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Cynthia Church, Chief Strategy Officer

I spend a lot of time talking to digital health companies. Xealth has relationships with nearly 100 who serve various needs across different service lines, solve multiple problems, and serve many stakeholders and populations. 

One thing they all have in common—a true desire to crack open the large provider market and become indispensable to their health system clients. They often ask me how Xealth does it.

As of July 2023, there are 3,085 digital health ventures based in the US, all trying to differentiate in a difficult market. The reality is that it takes more than a great product to get in with the large health systems. 

Here are five of the most common things we hear our health system clients say about their preferred third-party partners.  

  1. They think about the entire care team, not just the doctor

Vendors must consider other care team members, not just the clinicians and doctors – it takes an entire team of people to deliver care, including both clinical and non-clinical people, so if there is something new, what will have to change and who will notice? 

The successful vendors really think through the existing workflows and how the solution can significantly improve care delivery for everyone on the team without adding to their workloads. 

  1. They have both clinical and operational champions

Most health systems operate on decisions that balance the needs of both clinical and operational leaders, with the clinical team responsible for delivering care and the ops team ensuring that their organization has the right tools to provide that care.

A strong third-party solution excites both sides of the house, the clinical and operational leaders. This seems obvious, but it is surprisingly rare. Of course, everyone still needs to focus on the patient experience and outcomes – that is a given – but it’s so much more than that. 

Considering the volume of requests Xealth receives from point solution vendors who have a strong clinical champion asking for introductions to a health system’s IT/IS teams, or the CMIO, the digital health team, and so on, this tells me that clinical and operational silos inside health systems haven’t gone anywhere. Often the silos mean people inside the organization rarely talk to each other, and the vendor can play an important role in uniting these groups. Sometimes at Xealth we introduce colleagues to each other at the same organization — it’s fun and rewarding when we bring like-minded people from the same health system together. 

So think about how you will be helpful to both clinical and operational leaders, and be prepared to have the conversation with “the other side” as soon as you can create the opportunity.

  1. They respect the teams who are delivering care and respond to their requests

Software scalability is about repeatability and standardization. Health care is about every patient being treated as the individual that they are. The culture clash unfolds every day when deploying digital solutions.

Good vendors help their clients find the happy medium and work to create solutions that meet the needs of the most patients possible while acknowledging and trying to accommodate the outliers and specialty use cases as much as possible.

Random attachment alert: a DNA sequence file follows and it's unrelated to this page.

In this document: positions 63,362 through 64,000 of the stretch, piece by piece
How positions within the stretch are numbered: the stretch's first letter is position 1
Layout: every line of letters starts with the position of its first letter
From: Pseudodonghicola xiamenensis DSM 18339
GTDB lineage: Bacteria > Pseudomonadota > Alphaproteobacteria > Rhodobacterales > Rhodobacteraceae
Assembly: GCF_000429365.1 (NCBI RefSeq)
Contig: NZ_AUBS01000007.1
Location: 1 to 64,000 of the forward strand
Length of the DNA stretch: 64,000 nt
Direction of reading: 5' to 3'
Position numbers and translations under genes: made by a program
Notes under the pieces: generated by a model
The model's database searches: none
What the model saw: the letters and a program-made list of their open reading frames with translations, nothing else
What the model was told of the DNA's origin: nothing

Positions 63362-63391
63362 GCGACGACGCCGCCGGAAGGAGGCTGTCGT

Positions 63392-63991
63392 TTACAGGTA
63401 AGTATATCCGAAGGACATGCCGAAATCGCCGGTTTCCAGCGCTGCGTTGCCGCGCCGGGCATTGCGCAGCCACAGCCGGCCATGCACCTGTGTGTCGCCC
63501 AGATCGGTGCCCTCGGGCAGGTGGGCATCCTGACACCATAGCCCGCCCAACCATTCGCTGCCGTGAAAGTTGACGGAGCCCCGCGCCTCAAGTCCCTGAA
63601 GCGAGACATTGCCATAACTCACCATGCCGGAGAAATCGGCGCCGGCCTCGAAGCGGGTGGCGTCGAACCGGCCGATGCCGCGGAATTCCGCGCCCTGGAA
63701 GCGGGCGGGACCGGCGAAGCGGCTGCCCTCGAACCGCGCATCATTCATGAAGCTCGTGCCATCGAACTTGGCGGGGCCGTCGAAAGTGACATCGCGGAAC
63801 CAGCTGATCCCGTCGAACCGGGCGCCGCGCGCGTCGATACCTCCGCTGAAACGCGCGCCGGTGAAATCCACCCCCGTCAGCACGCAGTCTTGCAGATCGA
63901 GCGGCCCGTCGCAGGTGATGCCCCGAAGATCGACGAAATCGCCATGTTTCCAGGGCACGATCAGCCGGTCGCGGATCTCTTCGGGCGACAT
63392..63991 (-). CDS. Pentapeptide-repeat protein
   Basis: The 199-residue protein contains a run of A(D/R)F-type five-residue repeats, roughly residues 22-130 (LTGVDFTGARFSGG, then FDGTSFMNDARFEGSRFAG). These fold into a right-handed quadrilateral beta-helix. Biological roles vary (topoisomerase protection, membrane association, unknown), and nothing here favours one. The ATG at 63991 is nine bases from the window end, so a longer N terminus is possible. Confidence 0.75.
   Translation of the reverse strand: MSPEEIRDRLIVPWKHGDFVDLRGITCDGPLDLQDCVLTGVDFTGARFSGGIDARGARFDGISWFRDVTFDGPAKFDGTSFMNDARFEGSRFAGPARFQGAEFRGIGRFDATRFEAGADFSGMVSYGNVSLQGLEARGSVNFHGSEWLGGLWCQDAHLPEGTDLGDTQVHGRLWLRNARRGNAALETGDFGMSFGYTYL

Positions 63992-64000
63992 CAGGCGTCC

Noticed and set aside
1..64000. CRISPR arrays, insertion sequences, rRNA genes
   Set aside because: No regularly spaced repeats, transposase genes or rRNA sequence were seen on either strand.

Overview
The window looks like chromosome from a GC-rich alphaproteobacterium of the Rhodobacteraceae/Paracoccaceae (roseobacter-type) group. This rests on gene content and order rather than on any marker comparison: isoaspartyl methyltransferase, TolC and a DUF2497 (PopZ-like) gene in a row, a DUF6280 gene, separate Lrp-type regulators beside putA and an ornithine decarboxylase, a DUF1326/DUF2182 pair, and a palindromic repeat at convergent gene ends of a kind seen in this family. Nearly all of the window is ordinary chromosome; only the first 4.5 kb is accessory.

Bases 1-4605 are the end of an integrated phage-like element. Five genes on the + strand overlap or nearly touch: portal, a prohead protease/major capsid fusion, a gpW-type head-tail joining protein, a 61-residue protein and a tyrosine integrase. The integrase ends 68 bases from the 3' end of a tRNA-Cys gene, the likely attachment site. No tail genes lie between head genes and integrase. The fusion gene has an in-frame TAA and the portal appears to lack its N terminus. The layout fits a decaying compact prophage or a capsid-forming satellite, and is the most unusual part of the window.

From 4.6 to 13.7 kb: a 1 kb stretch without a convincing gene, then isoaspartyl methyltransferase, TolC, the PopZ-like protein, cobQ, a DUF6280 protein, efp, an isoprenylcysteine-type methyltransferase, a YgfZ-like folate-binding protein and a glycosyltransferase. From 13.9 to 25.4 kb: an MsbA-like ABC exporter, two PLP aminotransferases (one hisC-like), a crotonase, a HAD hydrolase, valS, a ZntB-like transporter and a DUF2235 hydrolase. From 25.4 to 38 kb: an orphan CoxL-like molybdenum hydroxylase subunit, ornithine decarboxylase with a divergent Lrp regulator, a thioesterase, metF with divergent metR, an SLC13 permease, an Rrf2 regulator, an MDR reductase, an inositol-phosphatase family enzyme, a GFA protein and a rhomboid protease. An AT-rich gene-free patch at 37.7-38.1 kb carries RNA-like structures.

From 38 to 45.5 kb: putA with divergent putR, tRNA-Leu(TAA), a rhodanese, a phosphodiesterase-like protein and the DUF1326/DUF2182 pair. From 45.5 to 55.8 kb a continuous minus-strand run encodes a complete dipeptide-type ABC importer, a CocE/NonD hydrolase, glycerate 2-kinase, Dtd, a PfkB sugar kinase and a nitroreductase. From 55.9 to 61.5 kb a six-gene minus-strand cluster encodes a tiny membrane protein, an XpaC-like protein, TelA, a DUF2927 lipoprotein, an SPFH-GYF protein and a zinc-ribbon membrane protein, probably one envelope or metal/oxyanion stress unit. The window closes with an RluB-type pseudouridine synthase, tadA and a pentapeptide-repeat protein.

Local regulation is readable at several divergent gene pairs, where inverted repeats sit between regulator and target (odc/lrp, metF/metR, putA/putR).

Get comfortable with the ambiguity.

  1. They also appreciate their health system’s IT teams

More than a few health tech vendors claim their solutions are “plug and play” and when a health system’s IT department requests support, the vendor becomes frustrated, wondering what could be so difficult.

Nothing in health care is plug and play, so making this claim to begin with is often a warning sign to a potential customer. In-house IS/IT teams at large health systems are often dealing with technology nightmares – as this is where complexity and innovation meet legacy systems within a highly restrictive data privacy environment, not to mention, where lives are at stake. 

To add to the frustration, health system IS/IT staff are also stressed, burned out, and not enthusiastic about introducing yet another project to their already long backlog of to-dos. As is often the case, those vendors who are the kindest get the best responses. 

  1. They structure the contract to meet the business needs of the health system

While no health system is the same, one commonality I have seen is that nobody likes an unpredictable expense line. Where a per member per month (pmpm) payment model or other variable cost models may work in different industries or sectors, health systems want (and demand) predictability. 

Most vendors settle on a fair fixed cost, agree to renegotiate after a designated time, and focus on delivering value within the contract’s parameters, thus ensuring a winning partnership for both the company and its health system clients. 


Working with health systems is hard, but with the hard work comes immense rewards. While the approach may be more complex than it is in other industries, the work done up front makes it worthwhile in the end.

There is nothing more rewarding than hearing from patients who benefit from your solution, or providers who are grateful for an additional tool in their toolbox.

One of my all-time favorite emails came from a medical assistant who said “Thank you Xealth! I don’t have to stuff envelopes anymore, I can spend more time improving my classes!”

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